The only thing missing from this scenario, so far at least, is high interest
rates. What would cause that? Experts say high interest rates are caused by a
high demand for loans when savings are low. So massive government shortfalls at
a time when consumers have high debt is one risk. When the government goes
shopping for foreign currency to pay the bills, interest rates go up and the
dollar down. When this happens you have inflation as we import a lot. With a
low dollar our government debt offshore increases in size, and inflation sets
in as imports rise. The solution? Raise interest rates further to attract
capital back to Canada
to stabilize the dollar. We have seen this treadmill before. Of course there is
one more attraction this time. We never renewed our social supports or
infrastructure since the last time so both are much weaker than they were in
the 1980s when they were 10-20 years old. Now they are 40-50 years old. An
aging population with greater needs and a greater potential vulnerability to
savings erosion through inflation provide further complication.

Conservatives have good reason to hope Canadians sleepwalk through
this. On the political side it helps them perhaps stay in power for a long time
(assuming they are not caught on this deception), on the ideological side they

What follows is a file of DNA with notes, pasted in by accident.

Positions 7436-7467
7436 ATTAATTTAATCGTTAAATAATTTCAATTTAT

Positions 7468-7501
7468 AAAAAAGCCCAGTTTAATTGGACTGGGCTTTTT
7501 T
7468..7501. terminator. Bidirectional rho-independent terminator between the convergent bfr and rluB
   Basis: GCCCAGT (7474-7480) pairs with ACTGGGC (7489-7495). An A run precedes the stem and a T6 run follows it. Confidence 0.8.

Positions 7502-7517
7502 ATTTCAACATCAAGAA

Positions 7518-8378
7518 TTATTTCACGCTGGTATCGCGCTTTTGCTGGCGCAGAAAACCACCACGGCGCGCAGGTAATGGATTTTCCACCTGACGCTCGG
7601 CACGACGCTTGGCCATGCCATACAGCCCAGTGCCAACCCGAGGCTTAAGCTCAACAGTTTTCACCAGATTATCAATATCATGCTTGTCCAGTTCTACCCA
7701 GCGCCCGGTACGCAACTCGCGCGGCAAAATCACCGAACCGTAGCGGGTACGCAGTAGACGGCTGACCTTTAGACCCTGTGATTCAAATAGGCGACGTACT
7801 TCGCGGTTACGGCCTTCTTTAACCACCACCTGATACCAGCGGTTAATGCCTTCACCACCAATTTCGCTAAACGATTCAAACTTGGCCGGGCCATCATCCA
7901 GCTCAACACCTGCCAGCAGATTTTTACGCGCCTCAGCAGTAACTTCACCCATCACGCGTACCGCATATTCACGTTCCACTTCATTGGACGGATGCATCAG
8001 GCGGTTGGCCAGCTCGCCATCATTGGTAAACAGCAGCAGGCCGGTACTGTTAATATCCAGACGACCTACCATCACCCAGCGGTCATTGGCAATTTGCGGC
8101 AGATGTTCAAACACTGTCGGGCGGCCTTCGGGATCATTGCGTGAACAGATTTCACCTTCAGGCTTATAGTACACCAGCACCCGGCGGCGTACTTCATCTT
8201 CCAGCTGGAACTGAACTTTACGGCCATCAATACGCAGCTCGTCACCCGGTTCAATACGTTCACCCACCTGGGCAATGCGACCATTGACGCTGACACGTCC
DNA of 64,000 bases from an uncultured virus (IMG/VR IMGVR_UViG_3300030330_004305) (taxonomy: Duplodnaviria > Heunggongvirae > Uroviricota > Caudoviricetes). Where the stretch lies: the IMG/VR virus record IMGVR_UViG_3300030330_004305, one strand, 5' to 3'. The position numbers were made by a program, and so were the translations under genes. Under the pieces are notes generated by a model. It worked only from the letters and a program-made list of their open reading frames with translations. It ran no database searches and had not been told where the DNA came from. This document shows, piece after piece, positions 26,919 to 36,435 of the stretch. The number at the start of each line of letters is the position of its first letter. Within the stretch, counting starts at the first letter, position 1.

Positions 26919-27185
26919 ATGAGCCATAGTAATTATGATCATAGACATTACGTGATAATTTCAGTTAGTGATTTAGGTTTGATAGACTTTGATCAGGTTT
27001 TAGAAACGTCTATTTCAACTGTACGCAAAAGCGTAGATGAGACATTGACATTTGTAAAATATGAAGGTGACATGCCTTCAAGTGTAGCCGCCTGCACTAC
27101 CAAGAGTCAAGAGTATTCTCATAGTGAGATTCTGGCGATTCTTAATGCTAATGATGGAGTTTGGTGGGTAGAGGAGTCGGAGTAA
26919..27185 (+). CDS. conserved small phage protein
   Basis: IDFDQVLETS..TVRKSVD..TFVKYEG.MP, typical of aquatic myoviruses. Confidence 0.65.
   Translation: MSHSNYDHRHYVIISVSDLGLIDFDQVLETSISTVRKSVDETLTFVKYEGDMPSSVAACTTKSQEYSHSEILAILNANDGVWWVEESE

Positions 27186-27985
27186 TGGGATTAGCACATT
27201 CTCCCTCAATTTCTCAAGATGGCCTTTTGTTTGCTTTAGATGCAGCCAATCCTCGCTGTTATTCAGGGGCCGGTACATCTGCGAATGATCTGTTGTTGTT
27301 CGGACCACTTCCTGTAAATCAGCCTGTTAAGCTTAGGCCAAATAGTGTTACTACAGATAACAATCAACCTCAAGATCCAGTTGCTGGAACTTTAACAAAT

will have severely damaged the role of government, even if other parties get
control of it, and lastly they will have set the stage for public acceptance
for policies the public now won't accept: two-tier medicare, massive social
cuts etc.

Don't let them away with this; speak to your friends get people talking: tax
cuts now are not a replacement for stimulus.

 (I am aware this is long but as a new thread, I am not derailing
anything and hopefully there is something here to discuss. I know this could go
in the article section but felt it too topical to not put here- apologies if
this is a mistake.)

Sean in Ottawa

Yikes - didn't realize that the code would come in copying it back and forth from word (used spell checker as my firefox spell check didn't seem to want  to kick in). Now I find I can't edit out the extra crap code-- can a mod go in and do that?